• The transition period issue was addressed; the timeline makes more sense and, to the extent necessary, harmonizes with EU RoHS dates for the phthalate restrictions.
  • The Article 4.1 issue does not appear to have been addressed.
  • The UAE did not address the test issue – this could be a significant issue as testing is an extraordinarily expensive, time consuming, and ultimately inadequate and inappropriate way of verifying product compliance to RoHS beyond the lot being tested.

The EU then followed up with another letter in February 2016. Issues identified include advising UAE to indicate that exemptions in Annexes 3 and 4 should be “ qualified as temporary” as well as noting that they did not address the other issues the EU had previously raised and requested they be addressed.

So stay tuned; there’s more to come!

Resistors, Capacitors and EU REACH SVHC Disclosure

Surface mount resistors often incorporate one lead oxide or another that is listed in the EU REACH candidate list of SVHCs into a layer of “glass”. Similarly, surface mount capacitors may incorporate diboron trioxide into the ceramic matrix of the part. Now that the definition of “article” has been “clarified” to the point where we probably will have to consider individual Rs and Cs to be articles in and of themselves, the bad habit certain manufacturers have of disclosing ingredients rather than the actual composition of their finished goods must cease.

A few years ago two major industry associations, JEITA (Japan) and ZVEI (Germany), issued position statements on disclosure of these and other ingredients in glass and ceramic passive components. While most manufacturers of Rs and Cs are in line with these, there remain some that disclose these ingredients as though they actually still exist as those substances in their finished products, the Rs and Cs. They do not (or at least they should not! There are specific exceptions that are described by the JEITA/ZVEI statement). To reduce the challenges and potential issues your customers will have as their Article 33 disclosure requirements expand to include SVHCs at (and potentially below) the component level, I strongly recommend that all manufacturers up and down the supply chain review this issue and take appropriate measures in their own disclosures and declarations.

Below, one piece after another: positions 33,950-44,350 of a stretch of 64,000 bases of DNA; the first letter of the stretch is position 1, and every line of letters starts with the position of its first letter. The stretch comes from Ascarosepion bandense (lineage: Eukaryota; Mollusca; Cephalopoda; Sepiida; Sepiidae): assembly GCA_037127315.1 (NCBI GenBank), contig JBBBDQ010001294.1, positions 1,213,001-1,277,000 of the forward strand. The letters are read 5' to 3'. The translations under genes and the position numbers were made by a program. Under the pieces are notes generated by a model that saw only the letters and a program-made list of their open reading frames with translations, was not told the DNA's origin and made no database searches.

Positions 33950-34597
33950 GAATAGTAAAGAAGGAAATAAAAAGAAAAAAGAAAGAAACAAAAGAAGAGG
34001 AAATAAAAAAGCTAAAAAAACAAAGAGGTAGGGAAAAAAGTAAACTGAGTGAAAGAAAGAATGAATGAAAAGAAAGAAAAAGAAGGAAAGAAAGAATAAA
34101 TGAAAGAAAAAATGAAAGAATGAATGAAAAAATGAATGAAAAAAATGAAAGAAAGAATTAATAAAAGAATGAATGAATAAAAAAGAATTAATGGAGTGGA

Contact

Visit DCA at www.DesignChainAssociates.com or email me with any questions or comments on this post.

Mike Kirschner


Mike Kirschner

Mike Kirschner is a product environmental compliance and performance expert who provides advice and expertise to manufacturers in a variety of industries. His primary areas of focus include EU RoHS, the impact of EU's REACH regulation on article manufacturers, California’s Safer Consumer Products regulation, and performance standards like IEEE-1680.x for electronics. Mike helps manufacturers define, implement and troubleshoot internal management systems that result in compliant products, and assesses and monitors environmental regulations around the world on their behalf.

He contributed two chapters to the Governance, Risk, and Compliance Handbook, published by Wiley in 2008, and is featured in the critically acclaimed book, Exposed: The Toxic Chemistry of Everyday Products and What's at Stake for American Power. In 2009 he was appointed to the California EPA Department of Toxic Substance Control's Green Ribbon Science Panel. Prior to joining ENVIRON, Mike founded product lifecycle and environmental consultancy Design Chain Associates, LLC (DCA), where he served as president and managing partner. Before founding DCA in 2001, Mike spent 20 years in engineering and engineering management roles within the electronics industry with manufacturers including Intel and Compaq. He holds a BS in electrical engineering from Worcester Polytechnic Institute.